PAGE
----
We may even compare pay packets at the urinal. And we can feel very hard done by if our pay packet isn’t as big as someone else’s. Financial reward can be an obsession for some. It is a strange and varying thing our orientation towards money.

Back when I was stupid enough to be applying for jobs it was always a sticky question. “What remuneration level are you seeking?” “I don’t know, {and don’t care over much} something consistent with the job?” They were already starting to negotiate. My lack of expectation was inconsistent with their expectation that I would have expectations.

People make a lot of demands in respect of payment.

Having cued this up:

How important a factor in life, to me, is money?

Do I subscribe to the “someone must pay” compensation mentality?

It is just and fair?

Am I upset if someone earns more than me?

Cash Pay Off Dream 21-5-18

Here is last night’s dream.

The dream is set in a hospital waiting room. It is nicer than your average NHS one. I am waiting there for something.

In walks someone from my past, R. I have not spoken with R for about a decade, so I am surprised to see him.

He walks over to me and with no hello says; “I wanted you to have this.” He puts down on the small table which is between us a letter envelope. It is stuffed to the brim with high denomination UK currency. It is so full that the leaf to the envelope is open. He gesticulates for me to pick it up.

I pick it up and hand it back to him. “I do not want nor need this, thank you”.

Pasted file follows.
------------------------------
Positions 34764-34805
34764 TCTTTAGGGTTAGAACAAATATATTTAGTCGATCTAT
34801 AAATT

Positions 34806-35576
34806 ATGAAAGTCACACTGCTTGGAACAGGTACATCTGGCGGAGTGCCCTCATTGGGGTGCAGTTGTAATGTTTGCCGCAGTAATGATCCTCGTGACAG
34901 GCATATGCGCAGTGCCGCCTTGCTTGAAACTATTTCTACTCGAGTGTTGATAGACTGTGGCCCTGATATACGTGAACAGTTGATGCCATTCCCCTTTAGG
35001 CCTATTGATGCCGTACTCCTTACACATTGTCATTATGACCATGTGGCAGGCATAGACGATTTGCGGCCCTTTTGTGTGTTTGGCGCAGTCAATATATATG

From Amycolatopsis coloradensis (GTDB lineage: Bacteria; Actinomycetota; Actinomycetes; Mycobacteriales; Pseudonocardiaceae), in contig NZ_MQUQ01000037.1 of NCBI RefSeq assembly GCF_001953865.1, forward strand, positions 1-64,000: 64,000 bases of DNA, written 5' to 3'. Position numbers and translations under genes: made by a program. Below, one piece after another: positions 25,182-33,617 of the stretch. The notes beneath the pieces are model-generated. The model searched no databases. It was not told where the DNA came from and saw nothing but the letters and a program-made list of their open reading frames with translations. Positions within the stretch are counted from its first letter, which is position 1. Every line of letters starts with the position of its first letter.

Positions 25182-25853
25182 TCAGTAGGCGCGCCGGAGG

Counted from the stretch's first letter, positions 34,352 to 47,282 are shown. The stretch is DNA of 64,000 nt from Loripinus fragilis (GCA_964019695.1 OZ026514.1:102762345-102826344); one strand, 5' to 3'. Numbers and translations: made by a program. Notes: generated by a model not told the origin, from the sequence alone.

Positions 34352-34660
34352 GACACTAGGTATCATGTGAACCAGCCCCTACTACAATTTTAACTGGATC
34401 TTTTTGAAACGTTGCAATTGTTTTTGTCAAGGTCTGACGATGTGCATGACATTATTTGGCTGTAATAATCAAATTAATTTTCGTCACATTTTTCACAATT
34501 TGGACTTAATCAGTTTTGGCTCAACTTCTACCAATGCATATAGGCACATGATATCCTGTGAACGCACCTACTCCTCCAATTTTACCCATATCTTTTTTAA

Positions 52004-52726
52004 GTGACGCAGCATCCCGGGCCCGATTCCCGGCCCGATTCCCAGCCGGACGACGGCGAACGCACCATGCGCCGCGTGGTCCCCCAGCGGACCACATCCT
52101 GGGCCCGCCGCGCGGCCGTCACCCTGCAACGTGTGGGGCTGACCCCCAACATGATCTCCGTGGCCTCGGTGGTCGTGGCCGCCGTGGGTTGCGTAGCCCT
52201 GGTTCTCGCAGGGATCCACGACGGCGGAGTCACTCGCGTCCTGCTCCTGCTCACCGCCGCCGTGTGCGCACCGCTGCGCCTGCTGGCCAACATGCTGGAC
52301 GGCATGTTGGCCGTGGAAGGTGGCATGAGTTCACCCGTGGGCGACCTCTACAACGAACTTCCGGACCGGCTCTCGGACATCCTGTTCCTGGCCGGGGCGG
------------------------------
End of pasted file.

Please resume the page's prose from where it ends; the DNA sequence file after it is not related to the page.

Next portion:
He takes it off me and then places it again on the table.

“I want you to have this.”

“No, I don’t want it, thank you. If I take it, you will have power over me.”

I again hand the envelope back to him.

I turn my back on him and walk away. I can see that he is very nonplussed by all of this.

Dream ends.

A Juncture

Been gardening this afternoon and weeding out nettles. You have to get the roots, or the darned things come back.

It seems to me that whenever I try to do something, like this blog for example, somebody cannot resist meddling. Which tends to suggest that it is a stupid thing to do, pretty much anything I mean. If it makes people pissed off, then as there is already enough anger in the world, maybe it is better that I didn’t do it. And if people can’t resist snooping, then for their sake it is better that I don’t give them anything to snoop on. That way at least I won’t be a party. One of the things to decide about is this blog. I can dissolve it just as I did with eigenoptics ltd.